Credit squeeze ‘biggest threat’ to economic outlook, Fidelity International says
By Nell Mackenzie
PARIS (Reuters) – The biggest threat to the economic outlook is a credit squeeze that has not finished filtering through the financial system, a senior official at Fidelity International told a European equities conference on Wednesday.
For asset managers, hedge funds and traders gathered in Paris for the Tradetech equity trading conference, recession risks were a key talking point.
The failure of two U.S. lenders and the forced takeover of Credit Suisse roiled financial markets in March, and a sharp selloff in bank stocks tightened lending conditions further, raising concerns about a global downturn.
The “biggest threat” to the economy is a “true and visible credit crunch”, Romain Boscher, non-executive director, and former equities CIO at Fidelity International, which has over $660 billion in total client assets under management, told the conference.
The International Monetary Fund last week trimmed its 2023 global growth outlook as higher interest rates cool activity but warned a severe flare-up of financial system turmoil could slash output to near recessionary levels.
Major central banks such as the U.S. Federal Reserve and European Central Bank have ramped up borrowing costs over the past year to curb an inflation surge not seen in decades.Between them, central banks in the developed world have hiked rates by over 3,000 basis points in this tightening cycle.
“The economy has been assailed by lots of things at the same time. We have seen credit conditions tighten dramatically in the past month or so,” said Shamik Dhar, chief economist at BNY Mellon Investment Management and a former Bank of England (BoE) official.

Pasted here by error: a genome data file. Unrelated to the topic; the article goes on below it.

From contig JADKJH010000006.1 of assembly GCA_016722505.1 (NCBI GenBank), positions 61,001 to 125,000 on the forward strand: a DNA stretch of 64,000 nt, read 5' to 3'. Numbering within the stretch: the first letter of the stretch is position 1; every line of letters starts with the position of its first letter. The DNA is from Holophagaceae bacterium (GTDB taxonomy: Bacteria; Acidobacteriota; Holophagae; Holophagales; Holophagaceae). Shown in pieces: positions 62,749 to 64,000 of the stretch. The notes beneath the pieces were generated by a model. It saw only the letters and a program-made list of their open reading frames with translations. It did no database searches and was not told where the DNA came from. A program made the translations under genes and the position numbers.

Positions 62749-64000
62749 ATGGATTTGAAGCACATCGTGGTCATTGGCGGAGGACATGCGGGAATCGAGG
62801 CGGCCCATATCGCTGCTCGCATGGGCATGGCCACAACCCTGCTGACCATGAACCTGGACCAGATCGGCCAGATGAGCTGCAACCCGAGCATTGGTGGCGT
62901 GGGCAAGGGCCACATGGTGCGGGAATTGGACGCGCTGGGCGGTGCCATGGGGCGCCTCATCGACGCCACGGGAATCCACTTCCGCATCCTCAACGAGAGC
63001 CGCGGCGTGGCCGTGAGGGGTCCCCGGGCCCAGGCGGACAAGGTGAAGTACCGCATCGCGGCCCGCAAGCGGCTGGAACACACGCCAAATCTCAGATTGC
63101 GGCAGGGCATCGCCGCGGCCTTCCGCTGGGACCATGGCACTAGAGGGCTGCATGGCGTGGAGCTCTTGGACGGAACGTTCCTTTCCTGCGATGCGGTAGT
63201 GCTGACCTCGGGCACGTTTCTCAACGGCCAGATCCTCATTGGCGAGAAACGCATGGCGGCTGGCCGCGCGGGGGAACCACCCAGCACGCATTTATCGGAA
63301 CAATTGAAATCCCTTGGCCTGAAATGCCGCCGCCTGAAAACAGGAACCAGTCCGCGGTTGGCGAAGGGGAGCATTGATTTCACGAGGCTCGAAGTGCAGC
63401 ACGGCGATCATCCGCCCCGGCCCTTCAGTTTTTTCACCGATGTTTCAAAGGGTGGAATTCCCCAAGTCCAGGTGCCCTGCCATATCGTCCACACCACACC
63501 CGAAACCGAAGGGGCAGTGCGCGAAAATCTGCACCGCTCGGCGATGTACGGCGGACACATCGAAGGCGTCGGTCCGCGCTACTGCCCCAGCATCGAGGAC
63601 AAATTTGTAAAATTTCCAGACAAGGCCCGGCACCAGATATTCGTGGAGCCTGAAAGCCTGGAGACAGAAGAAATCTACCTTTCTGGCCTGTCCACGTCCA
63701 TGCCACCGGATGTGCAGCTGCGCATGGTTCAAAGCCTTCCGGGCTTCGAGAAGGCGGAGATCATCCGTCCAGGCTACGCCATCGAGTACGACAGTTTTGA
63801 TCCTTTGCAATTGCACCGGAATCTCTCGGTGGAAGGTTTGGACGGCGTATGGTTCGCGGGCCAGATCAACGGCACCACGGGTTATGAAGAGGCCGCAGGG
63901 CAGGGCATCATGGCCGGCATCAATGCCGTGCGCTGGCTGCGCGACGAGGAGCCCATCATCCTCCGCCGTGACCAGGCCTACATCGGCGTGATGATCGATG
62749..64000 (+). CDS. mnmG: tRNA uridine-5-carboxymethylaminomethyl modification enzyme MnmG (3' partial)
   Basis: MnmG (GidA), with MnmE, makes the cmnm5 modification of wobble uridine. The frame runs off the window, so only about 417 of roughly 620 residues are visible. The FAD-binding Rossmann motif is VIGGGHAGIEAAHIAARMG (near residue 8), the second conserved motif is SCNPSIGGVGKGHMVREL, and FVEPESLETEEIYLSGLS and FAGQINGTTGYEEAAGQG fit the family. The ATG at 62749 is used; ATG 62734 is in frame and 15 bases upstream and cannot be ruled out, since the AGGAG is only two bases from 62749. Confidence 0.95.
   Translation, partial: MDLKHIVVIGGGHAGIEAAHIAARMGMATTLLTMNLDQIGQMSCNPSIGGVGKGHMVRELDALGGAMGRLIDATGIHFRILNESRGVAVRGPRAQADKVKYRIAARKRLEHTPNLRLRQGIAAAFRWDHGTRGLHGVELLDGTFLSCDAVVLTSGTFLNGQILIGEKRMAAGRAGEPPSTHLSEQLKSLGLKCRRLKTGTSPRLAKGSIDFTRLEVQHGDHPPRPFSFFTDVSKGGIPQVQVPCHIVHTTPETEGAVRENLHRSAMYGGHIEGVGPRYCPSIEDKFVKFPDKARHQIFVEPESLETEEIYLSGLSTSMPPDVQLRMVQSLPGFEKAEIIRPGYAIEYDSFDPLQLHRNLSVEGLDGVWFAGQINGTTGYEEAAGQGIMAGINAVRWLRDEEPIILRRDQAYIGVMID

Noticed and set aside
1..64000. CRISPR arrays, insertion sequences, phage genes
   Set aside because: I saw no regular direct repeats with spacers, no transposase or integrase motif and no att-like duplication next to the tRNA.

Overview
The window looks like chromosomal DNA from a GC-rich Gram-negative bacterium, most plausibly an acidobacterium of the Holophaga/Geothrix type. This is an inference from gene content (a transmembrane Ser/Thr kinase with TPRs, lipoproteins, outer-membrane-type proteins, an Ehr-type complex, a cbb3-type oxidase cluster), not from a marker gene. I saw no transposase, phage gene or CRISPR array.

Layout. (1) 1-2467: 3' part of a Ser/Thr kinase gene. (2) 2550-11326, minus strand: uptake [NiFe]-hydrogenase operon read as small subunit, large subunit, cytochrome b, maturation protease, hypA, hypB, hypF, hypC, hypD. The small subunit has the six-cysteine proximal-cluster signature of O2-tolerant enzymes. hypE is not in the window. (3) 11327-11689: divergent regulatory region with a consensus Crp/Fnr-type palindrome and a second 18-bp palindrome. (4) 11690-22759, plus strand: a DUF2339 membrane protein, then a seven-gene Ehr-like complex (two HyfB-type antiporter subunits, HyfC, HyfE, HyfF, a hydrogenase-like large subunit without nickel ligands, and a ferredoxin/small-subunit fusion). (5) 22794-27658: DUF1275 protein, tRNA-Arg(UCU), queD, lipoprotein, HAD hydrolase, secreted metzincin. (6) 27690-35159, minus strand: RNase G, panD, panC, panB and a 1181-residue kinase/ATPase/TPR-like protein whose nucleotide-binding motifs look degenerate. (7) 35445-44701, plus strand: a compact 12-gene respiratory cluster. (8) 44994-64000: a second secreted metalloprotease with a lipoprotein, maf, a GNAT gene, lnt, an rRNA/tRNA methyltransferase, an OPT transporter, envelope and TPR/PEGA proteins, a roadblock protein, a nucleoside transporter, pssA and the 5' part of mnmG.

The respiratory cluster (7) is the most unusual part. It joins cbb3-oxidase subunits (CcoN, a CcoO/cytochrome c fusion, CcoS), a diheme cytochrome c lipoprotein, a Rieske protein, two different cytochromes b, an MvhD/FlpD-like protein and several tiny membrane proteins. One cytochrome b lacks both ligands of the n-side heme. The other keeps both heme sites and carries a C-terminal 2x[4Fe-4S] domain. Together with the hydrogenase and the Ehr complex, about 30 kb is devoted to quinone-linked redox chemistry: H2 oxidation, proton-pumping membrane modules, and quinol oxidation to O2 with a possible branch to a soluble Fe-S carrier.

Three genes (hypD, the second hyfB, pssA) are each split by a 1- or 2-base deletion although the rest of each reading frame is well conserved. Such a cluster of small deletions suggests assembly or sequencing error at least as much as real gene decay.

An added danger, said Dhar, was any remaining question, particularly in Britain, that inflation might be transitory. Higher rates should be a permanent expectation, he said.
Britain was the only country in western Europe with double-digit inflation in March, data showed on Wednesday, bolstering bets the BoE will raise rates again in May.
The Fed too is expected by traders to lift rates by 25 basis points (bps) to a range of 5.00%-5.25% when it unveils its next rate decision on May 3.
“The Fed was too slow to move. The transitory story went on for way to long. What the Fed has done since is to catch up – and catch up pretty effectively,” said Dhar.
Dhar said if credit conditions tightened enough, the U.S. would slip into a recession in the second half of the year.
Fidelity’s Boscher said there would be a visible slowdown in the United States and Europe, with a soft landing for the economy possible if growth in emerging markets and China holds up.
Harsher economic conditions and higher rates have changed priorities for asset manager portfolios, both said.
Fixed income has become the asset class of choice, said Dhar.
Having surged over 200 bps last year as inflation and rates rose, the U.S. 10-year Treasury yield has slipped 20 bps this year as traders position for a weaker outlook.
Equities are still an effective hedge, said Boscher, at least compared with government bonds.
(This story has been officially corrected to say ‘Fidelity International’, instead of ‘asset managers’, in paragraph 1)
(Reporting by Nell Mackenzie; Editing by Dhara Ranasinghe and Mark Potter)